(Allow me to introduce you to Kathleen Sebelius, Cecile Richards, and Sandra Fluke.  I think you'll all get along swimmingly.)

If more contraception was the key to fewer abortions, then more bars ought to be the solution to drunk-driving.

I'm not sure conservatives who make this argument are interested in justice or in what's genuinely right or even factual. (First they need to stop getting their information from the Guttmacher Institute.)  Perhaps they're more interested in comfort, compromise, and popularity.  They're interested in politics. 

But abortion is not a political issue.  It's the ultimate human rights issue; the true test of society's morality and justice.  People who can utter the word "need" in relation to abortion have not yet grasped what it's all about.  When is there ever a need to kill a child??

It's about only one thing: the humanity of the child in the womb.  It's about recognizing that humanity even when it's inconvenient to us and cramps our style; even when it alters our plans.

But admittedly, that's a demanding position to take.  That's an all-or-nothing hill to die on, pardon the pun, and for too many people, that's asking too much.  They don't really like abortion, and they don't want to be lumped in with radical pro-abortionists, but they also want more flexibility than "no abortion, ever, period."

So they draw their comfortable lines at their acceptable limit of destruction. They'll tolerate this much, but no more, because after that it becomes wrong somehow that it wasn't wrong before.  Why?  Well, just because they said so. On this side of the line, it feels okay.  On the other side of the line, it seems wrong, so that's the end of it. To hell with logic, science, and even morality if it disagrees with the line they've drawn. To hell with you if your line is different from theirs.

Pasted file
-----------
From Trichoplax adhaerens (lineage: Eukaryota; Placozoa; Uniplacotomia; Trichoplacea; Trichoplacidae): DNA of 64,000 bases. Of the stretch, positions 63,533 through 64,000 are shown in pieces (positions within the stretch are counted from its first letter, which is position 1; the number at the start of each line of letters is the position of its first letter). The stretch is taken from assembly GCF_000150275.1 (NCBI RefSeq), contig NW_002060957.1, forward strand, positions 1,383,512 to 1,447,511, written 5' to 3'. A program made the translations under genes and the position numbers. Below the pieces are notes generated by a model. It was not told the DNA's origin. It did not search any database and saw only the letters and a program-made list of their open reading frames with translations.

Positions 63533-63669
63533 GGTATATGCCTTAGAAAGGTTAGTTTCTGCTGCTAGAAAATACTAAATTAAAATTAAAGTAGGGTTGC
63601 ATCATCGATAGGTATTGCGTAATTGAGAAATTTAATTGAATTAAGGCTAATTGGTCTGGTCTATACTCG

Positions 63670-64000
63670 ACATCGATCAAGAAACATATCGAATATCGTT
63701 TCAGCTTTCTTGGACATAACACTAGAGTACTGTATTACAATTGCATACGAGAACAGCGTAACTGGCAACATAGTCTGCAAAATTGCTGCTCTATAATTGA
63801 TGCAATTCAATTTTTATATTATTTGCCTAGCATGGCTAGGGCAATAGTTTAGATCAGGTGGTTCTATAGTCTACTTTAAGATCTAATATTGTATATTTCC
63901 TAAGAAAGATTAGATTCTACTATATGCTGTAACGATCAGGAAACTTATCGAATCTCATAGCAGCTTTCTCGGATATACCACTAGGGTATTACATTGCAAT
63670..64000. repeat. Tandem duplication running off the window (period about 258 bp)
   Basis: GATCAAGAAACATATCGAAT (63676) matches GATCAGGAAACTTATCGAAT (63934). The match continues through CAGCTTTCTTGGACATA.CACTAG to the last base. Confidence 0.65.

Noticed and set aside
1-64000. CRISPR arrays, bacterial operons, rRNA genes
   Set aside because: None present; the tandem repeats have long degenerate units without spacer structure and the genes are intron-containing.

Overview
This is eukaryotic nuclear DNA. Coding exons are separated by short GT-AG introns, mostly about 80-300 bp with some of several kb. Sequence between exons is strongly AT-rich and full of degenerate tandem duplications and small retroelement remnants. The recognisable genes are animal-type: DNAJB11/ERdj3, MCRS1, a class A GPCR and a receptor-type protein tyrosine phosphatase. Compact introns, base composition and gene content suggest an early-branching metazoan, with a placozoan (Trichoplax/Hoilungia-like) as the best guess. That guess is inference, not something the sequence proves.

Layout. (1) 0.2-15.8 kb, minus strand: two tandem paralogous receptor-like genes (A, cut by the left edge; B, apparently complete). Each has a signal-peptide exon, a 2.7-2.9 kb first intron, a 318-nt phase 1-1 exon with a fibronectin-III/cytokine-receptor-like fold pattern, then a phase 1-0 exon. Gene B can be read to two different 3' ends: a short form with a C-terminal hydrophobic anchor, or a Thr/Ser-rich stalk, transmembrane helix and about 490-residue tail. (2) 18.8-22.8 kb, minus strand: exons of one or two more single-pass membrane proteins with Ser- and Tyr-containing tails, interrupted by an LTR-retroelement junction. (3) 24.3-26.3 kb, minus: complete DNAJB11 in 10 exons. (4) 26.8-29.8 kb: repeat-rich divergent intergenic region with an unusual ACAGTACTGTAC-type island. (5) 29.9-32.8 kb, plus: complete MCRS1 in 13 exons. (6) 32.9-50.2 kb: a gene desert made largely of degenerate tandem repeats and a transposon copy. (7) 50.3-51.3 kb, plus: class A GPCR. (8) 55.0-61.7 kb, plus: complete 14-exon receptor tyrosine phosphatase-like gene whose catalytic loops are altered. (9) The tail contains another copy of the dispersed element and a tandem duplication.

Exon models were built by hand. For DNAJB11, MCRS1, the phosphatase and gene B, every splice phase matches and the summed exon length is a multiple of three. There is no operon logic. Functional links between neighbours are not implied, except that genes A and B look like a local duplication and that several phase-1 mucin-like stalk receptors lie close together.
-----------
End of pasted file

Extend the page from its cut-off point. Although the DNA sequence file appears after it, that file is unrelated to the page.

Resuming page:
Trouble is, the line means nothing to the human souls being snuffed out.  It's of little comfort to the human person being flushed away. 

We might be able to live with the line we've drawn, but it's still killing them.

But since their faces can't haunt us; their unformed bodies aren't buried; since they didn't suffer pain; since they were never aware of themselves and we were barely aware of them; their names were never known to us; their futures not even imagined... we think their loss doesn't matter.  We think their absence is meaningless and the responsibility for their deaths won't be laid at our feet for eternity.

We are wrong to think so.  We are no better than punk bullies picking on someone who is a bother to us in the present moment.  We are self-anointed gods who believe we have authority over life and death, including someone else's life and death.  We are slave owners once again and the child in the womb is our property, so we think.

The line is actually very simple, yet very absolute. 

The line is here: the child in the womb is a human person from the moment of conception, and has the right to live.

Any other line is purely an arbitrary one based on emotion, drawn in our own favor, while the child pays the price. 

The Abolitionists in the 1800's didn't settle for partially-freed slaves who were almost always recognized as persons, except under certain conditions at certain times. 

Neither should we who claim to be pro-life ever settle for any line that denies the humanity of the child in the womb in the early days and weeks of pregnancy, or at any time. To hell with politics.

Either we have the guts and the conviction to say the child is a human being at all times or we don't.

That's the line.  It's the only line that everyone can live with.

-----

Jennifer Hartline is a grateful Catholic, a proud Army wife and homeschooling mother of three children, with another in the womb.  She is a contributing writer for Catholic Online.  Visit her online at Wake Up, Deborah!

Article brought to you by: Catholic Online (www.catholic.org)